Ferran Adria

First name(s):
Ferran

Last/Family name:
Adria

Originally from:
Catalonia

Profession:
Chef

At:
Catalonia

Words by: Jane Ryan

Ferran Adrià is one of the world's most famous chefs. Known for his ground-breaking restaurant elBulli, his avant-garde cuisine and above all his brilliant and often bizarre creativity he is an icon to the world of gastronomy. In London for his exhibition, elBulli: Ferran Adrià and The Art of Food at Somerset House, he spoke to diffordsguide about what's next in food and drink.

Inside the exhibition a film is on constant replay. It shows the 1846th dish being served at elBulli, the 1846th but also the very last at Ferran's restaurant in Spain. As he carries it out Ferran is surrounded by an exuberant crowd. No tears, no farewell speeches, but a line of chefs doing the conga behind their mentor. Because they knew, Ferran says on the film, they knew it was not the end.

Scores of famous chefs have passed through elBulli and for five years it was given the prestigious title of best restaurant in the world. Then in a surprising move he shut it down just as it reached its peak.

The new elBulli is set to open soon but before it can Ferran feels the need to explain to people what his concept was, and still is. Hence the exhibition, which had been on display in Barcelona for a year before journeying to London.

It's avant-garde, not molecular

Ferran has been the subject of profiles since he stepped into the limelight during the late 1980s. He's been hailed as the world's greatest chef, the most exciting and experimental. He is also incredibly intimidating, with his all-black dress, salt-and-pepper hair, disapproving eyebrows and expressive hands, he manages to fill the space far more than his slim physique should allow.

"Everyone talks about elBulli but no one knows what we do," he says in his native Catalan. "This is the first exhibition about a restaurant so it's very important. We're opening people's minds to avant-garde cooking."

Avant-garde is a term Ferran will happily use when discussing his work, but he doesn't take kindly, using the mildest of terms, to it being called molecular cuisine, or people focusing on his deconstructed foods.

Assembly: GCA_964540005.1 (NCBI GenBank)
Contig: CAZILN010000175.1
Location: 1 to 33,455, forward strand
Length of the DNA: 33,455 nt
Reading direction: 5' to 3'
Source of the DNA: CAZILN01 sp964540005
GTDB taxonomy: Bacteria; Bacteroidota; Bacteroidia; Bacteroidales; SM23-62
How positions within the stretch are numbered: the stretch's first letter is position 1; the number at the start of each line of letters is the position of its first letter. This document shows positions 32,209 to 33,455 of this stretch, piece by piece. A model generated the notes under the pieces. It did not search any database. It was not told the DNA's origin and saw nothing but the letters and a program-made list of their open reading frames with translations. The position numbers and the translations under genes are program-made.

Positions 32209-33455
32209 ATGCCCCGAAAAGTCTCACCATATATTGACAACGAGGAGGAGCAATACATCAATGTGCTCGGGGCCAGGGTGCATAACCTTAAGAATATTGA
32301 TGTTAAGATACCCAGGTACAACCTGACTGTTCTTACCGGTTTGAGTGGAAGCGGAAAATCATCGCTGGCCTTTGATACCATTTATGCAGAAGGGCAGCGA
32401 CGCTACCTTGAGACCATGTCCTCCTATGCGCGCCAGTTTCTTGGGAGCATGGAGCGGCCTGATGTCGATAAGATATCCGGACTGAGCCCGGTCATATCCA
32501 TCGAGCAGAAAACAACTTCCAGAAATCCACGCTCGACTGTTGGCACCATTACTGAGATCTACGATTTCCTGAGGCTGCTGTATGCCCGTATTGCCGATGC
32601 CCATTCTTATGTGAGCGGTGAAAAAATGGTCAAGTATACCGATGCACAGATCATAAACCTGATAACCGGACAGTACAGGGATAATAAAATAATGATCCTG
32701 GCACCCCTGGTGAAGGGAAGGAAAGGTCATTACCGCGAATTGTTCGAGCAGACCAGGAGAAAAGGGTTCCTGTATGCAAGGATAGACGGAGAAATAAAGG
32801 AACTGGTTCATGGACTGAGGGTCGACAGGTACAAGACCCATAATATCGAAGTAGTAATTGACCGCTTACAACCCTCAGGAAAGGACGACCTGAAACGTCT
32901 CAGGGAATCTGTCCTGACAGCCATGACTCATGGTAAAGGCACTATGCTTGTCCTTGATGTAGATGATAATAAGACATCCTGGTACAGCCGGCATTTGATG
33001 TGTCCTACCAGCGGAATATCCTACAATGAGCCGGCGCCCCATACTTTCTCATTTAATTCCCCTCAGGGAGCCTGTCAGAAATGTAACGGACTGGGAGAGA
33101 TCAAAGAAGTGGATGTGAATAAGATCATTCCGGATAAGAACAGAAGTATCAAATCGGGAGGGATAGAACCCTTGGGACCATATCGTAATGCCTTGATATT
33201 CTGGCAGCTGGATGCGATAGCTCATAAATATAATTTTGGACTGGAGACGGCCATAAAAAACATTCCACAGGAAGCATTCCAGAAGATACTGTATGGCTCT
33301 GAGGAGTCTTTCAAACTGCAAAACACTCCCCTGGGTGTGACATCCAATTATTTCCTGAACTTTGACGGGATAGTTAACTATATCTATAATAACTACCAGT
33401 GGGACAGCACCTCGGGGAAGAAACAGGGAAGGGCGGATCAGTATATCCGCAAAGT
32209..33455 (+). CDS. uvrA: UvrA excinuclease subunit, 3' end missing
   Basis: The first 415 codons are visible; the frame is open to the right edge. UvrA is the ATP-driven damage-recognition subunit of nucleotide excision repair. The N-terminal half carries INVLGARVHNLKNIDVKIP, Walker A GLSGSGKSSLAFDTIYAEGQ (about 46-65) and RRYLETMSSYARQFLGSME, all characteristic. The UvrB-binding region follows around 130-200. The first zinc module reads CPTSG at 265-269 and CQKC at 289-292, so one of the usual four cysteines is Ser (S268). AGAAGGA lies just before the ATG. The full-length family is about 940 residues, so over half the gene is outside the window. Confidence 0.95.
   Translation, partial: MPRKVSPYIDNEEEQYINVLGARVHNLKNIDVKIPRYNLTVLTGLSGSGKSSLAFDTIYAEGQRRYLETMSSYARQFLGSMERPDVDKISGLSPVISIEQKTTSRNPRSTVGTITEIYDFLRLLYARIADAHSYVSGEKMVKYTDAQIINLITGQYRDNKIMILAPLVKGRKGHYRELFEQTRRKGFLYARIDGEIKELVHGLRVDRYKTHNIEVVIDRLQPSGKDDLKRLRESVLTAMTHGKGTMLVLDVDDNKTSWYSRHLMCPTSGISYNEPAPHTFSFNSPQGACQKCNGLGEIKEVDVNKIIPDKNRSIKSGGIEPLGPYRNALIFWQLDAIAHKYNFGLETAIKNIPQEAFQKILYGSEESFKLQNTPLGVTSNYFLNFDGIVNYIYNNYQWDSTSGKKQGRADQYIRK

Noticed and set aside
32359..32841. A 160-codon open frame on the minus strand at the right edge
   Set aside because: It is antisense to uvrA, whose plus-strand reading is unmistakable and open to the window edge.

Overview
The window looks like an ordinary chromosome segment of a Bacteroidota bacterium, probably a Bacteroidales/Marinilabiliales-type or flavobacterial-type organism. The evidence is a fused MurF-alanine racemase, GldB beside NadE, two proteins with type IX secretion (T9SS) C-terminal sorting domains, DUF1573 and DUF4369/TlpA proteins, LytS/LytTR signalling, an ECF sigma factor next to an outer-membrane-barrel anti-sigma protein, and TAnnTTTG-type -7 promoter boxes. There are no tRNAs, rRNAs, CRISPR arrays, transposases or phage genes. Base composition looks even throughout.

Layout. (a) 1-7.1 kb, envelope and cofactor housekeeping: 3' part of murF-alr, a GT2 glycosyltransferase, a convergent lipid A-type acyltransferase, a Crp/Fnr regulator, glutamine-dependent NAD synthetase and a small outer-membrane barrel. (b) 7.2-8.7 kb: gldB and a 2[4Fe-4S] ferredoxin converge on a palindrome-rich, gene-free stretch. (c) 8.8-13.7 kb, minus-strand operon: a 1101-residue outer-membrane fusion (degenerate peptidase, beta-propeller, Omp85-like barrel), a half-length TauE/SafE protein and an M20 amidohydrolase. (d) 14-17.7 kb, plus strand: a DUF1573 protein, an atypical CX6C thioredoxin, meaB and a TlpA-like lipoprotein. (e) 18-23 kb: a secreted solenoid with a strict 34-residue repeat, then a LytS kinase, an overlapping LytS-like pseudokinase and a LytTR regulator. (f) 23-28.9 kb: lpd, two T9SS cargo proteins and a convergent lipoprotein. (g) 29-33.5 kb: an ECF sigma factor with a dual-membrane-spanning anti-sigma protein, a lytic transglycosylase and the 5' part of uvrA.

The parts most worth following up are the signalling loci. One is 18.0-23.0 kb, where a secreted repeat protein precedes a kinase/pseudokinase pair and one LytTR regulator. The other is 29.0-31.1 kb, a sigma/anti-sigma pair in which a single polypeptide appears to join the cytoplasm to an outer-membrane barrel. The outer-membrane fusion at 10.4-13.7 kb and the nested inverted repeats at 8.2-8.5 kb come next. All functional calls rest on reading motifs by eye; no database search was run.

"Being known for deconstructing is over simplify everything," he scowles, sounding put-out. "One important thing in the exhibition is a timeline and it shows that deconstructing food was just one part, albeit an important part, of our history."

So what was elBulli then, if not molecular? It was food to think about, not simply to taste. It was the first haute cuisine to serve just bread and butter as a main meal. It was one of the only fine-dining restaurants to throw out the cheese trolley, after all, reasons Ferran, why bother serving something the customer can buy at the delicatessen or the cheese counter in the supermarket.

"I love cheese and I eat cheese and after a meal with several courses I will ask for the cheese trolley," admits Ferran, "and when I have tapas I will ask for ham and tomato but when it's about avant-garde cuisine it isn't about what tastes good. If you do avant-garde then it's about pushing the boundaries. I own Tickets in Barcelona, which has been a great success, but we don't do that type of thing, we do content, we do happy, we do food you don't have to think too much."

The future of flavour

Tradition is another word, like molecular, that Ferran, if not rejects, then dislikes. "Some people say we need to preserve traditional cuisine but there is no such thing as traditional. This world has been evolving for thousands of years."

Instead the fusion of cultures and cuisines is something he not only appreciates but expects to accelerate. "Flavour is a universal thing, it develops with the merging of different cultures and this fusion has always happened, but the internet and improved transport links has meant this is more widespread.

"What doesn't change is feeling," he continues, miming jazz-hands and then pauses, shaking his head. "That's not technically true, but before people didn't travel. So my feeling is Catalan and if I go to Japan, Japan enters me. If I come to a cosmopolitan city like London it enters me, I feel Catalan through these experiences. Obviously if someone doesn't travel they aren't accustomed to this. Whether or not people being affected so is good or bad depends. This is maybe the most interesting thing in cuisine."